The lesion should be touched with the tip of the electrode. It generates very little heat as compared to conventional electro-cautery. This results in negligible collateral damage, resulting in faster healing and minimal scarring. The radiowaves travel from an electrode tip to the lesion and return to the unit through the ground plate. When radio energy passes between the ground plate and the patient electrode, it is concentrated at the electrode end, resulting in the release of energy, which produces steam within the cells, thus vapourising them and dividing the tissues. This occurs because of heat produced by the tissue resistance to the passage of a high-frequency wave. The heat makes the intracellular water boil and thereby increases the cell inner pressure to the point of breaking it from the inside to the outside. This phenomenon is called a cellular volatilisation.
Unlike with electrocautery, the electrode remains cold and no electrical contact needs to be made between the patient and the ground plate.
Many studies have demonstrated significant advantages to the use of electrosurgical incision, including shorter operating time, reduced postoperative pain, and sealing of lymphatics during excision of malignant tumours.
Side Effects and Risks
The actual procedures are generally well tolerated, due to the administering of local anaesthesia. You may feel small tugging sensations in the area during treatment as the growth is removed but should not feel pain.
Expect minor swelling, redness, bruising and tenderness in the area for a few days as it heals. There should not however be any bleeding due to the tissue coagulation during treatment.
In very rare cases minor electrical shocks or burns can be experienced due to the patient coming in contact with another metal surface during treatment, such as touching a metal part of the bed. An experienced practitioner will advise on the best position for you to maintain during treatment.
It is very important that you follow the advice of your practitioner carefully after any radiosurgery treatment to help to ensure the success of the procedure and reduce the risk of complications.
Post-treatment recommendations may include:
Women who are pregnant or breastfeeding are generally not considered to be suitable candidates. You should wait until after you have had your baby and ceased feeding before having radiosurgery.
Patients fitted with a cardiac pacemaker should also not be treated with radiosurgery.
Who Can Do It
Generally a suitably trained and experienced doctor, dermatologist or cosmetic surgeon should perform all treatments that involve radiosurgery.
Please also note that all clinics offering minor surgical treatments should be registered with the Care Quality Commission. Clinics need to follow certain standards for the safe operation and maintenance of the machines that they use and the sterility of the environment in which they operate, and receive regular inspections to ensure that national minimum standards are followed.
For more information about practitioner training, qualifications and relevant medical organisations please view the information contained within the Legislation section of the Consulting Room.
It is unlikely that anyone considering radiosurgery for the cosmetic removal of skin growths such as warts, moles, birthmarks, skin tags etc. would be able to access this free of charge on the National Health Service (NHS) unless there is an additional health problem associated with the condition, such as a mole which has changed dramatically in appearance recently and may therefore not be a benign growth.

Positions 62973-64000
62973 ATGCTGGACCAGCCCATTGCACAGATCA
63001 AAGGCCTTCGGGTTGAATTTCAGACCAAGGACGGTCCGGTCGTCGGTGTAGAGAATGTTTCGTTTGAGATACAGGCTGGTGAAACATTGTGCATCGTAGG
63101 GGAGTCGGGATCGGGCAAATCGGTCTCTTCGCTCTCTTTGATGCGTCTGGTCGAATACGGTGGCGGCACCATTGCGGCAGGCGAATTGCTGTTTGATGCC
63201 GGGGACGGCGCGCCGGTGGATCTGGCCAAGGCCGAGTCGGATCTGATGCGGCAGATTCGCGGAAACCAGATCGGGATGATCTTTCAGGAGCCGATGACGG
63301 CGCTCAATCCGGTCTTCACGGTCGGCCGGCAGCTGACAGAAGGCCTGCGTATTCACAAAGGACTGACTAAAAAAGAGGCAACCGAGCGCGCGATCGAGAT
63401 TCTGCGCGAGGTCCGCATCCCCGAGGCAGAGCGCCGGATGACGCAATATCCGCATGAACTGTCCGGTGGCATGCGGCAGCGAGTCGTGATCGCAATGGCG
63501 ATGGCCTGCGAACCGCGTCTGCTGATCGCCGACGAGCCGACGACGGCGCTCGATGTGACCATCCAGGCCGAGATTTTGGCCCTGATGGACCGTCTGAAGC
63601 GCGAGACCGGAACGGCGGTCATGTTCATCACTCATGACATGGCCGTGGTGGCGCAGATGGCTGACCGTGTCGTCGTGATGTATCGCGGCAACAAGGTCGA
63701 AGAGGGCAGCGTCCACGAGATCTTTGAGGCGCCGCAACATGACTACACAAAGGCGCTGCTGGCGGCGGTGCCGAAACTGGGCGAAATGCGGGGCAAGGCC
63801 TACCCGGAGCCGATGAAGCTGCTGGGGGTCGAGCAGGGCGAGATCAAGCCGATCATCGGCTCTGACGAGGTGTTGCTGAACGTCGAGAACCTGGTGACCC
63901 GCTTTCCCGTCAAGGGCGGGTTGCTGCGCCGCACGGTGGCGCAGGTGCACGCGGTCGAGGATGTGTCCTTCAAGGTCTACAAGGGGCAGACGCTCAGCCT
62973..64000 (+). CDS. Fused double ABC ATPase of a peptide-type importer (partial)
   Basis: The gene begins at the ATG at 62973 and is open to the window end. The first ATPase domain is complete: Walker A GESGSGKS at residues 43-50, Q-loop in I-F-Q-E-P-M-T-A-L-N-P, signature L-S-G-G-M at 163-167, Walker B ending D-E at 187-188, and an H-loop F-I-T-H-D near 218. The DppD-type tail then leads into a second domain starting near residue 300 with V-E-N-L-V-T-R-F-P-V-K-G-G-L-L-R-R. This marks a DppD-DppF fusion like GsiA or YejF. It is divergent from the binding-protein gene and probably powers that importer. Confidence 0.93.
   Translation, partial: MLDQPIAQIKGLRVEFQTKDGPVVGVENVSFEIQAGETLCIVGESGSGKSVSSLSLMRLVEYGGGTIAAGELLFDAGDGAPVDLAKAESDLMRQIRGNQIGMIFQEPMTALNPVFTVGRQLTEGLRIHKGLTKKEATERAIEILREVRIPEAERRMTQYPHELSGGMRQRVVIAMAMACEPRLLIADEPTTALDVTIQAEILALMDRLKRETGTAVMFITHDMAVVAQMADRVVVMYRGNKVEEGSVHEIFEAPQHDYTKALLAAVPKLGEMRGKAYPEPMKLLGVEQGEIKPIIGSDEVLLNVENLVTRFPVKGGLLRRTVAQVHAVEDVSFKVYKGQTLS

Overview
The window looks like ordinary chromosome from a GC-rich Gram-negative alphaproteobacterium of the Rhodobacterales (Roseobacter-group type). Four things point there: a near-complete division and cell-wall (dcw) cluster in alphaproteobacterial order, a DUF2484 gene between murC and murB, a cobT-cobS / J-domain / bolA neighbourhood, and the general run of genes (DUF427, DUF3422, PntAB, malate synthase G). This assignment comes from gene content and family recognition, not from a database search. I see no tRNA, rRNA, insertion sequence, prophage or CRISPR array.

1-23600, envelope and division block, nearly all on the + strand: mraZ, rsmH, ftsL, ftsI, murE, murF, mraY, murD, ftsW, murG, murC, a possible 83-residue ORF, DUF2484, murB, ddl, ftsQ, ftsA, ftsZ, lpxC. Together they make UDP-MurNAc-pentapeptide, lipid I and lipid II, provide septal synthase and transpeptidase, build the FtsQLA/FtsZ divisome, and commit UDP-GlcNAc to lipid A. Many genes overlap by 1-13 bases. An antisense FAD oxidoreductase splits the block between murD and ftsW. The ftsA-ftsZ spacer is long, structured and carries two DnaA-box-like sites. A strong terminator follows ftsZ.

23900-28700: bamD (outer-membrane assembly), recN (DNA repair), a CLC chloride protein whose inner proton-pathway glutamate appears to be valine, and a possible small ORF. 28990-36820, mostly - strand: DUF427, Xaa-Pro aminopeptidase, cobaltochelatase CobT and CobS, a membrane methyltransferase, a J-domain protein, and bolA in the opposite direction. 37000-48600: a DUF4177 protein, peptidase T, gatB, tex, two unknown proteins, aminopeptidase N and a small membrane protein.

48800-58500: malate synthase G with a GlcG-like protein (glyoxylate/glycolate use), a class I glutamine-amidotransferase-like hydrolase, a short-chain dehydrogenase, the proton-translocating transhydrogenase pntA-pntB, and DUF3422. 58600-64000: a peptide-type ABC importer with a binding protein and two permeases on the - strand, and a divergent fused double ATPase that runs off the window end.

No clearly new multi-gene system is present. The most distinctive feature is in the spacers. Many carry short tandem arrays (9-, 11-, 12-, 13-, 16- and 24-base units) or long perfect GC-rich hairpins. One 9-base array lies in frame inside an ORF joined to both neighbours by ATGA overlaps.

However, we would always recommend that you visit your General Practitioner before embarking upon a private procedure. As well as their advice and guidance they may also be able to refer you to a local NHS Hospital who can treat you.
The NHS has set out the following guidelines on how to get cosmetic surgery through the NHS:
"To qualify for surgery on the NHS you must meet specific criteria as set out by your local health authority. The NHS will not pay for surgery for cosmetic reasons alone. Reconstructive and cosmetic surgery to correct, or improve, congenital abnormalities and injuries will usually be carried out free of charge.
NHS reconstructive surgery is performed by plastic surgeons who have had extensive training and belong to the British Association of Plastic Reconstructive and Aesthetic Surgeons. Surgeons who carry out cosmetic surgery through the NHS also belong to the British Association of Aesthetic Plastic Surgeons.
To receive cosmetic surgery from the NHS, you will normally need a referral from your GP. You will have a consultation with a plastic surgeon and an assessment by a psychiatrist, or psychologist. It will then be decided whether there is enough social, psychological, or physical benefit to be gained to justify surgery."
Private prices for radiosurgery will depend upon the size and condition being treated, however prices for the removal of small moles, warts or skin tags start from approximately £100.
Radiosurgery is a relatively new minimally invasive method of cutting and coagulating soft tissues and is used to remove and reshape skin tags, warts, growths, birthmarks, moles, scars and other 'lumps and bumps', as well as for cosmetic surgery procedures such as eyebag removal.
During this procedure, tissue to be treated is either removed or destroyed by electrical energy, which is then converted to heat because of tissue resistance.
Unlike electrocautery, the heat is generated in the tissues and hence the actual electrode remains cold so cannot burn or damage surrounding tissue. There is no pressure required during radiosurgery and the tissue cells are effectively vaporised in the path of the radiowaves, which causes them to split apart much like a hot wire through polystyrene.
Before and After Pictures
Results vary enormously depending upon both the patient and the skill of the individual surgeon, so outcomes for cosmetic surgery procedures will always be more variable than those for less invasive non-surgical treatments.
All before and after photographs featured are real patients, your results may differ.
Radiosurgery is commonly used to remove moles and skin growths.
The use of radiosurgery for surgical cosmetic procedures such as blepharoplasty (eye lid surgery) – see this series of photos which illustrates the blood less process.
A case study showing before and after blepharoplasty with radiosurgery.
Photographs and case studies provided courtesy of Dr Patrick Treacy.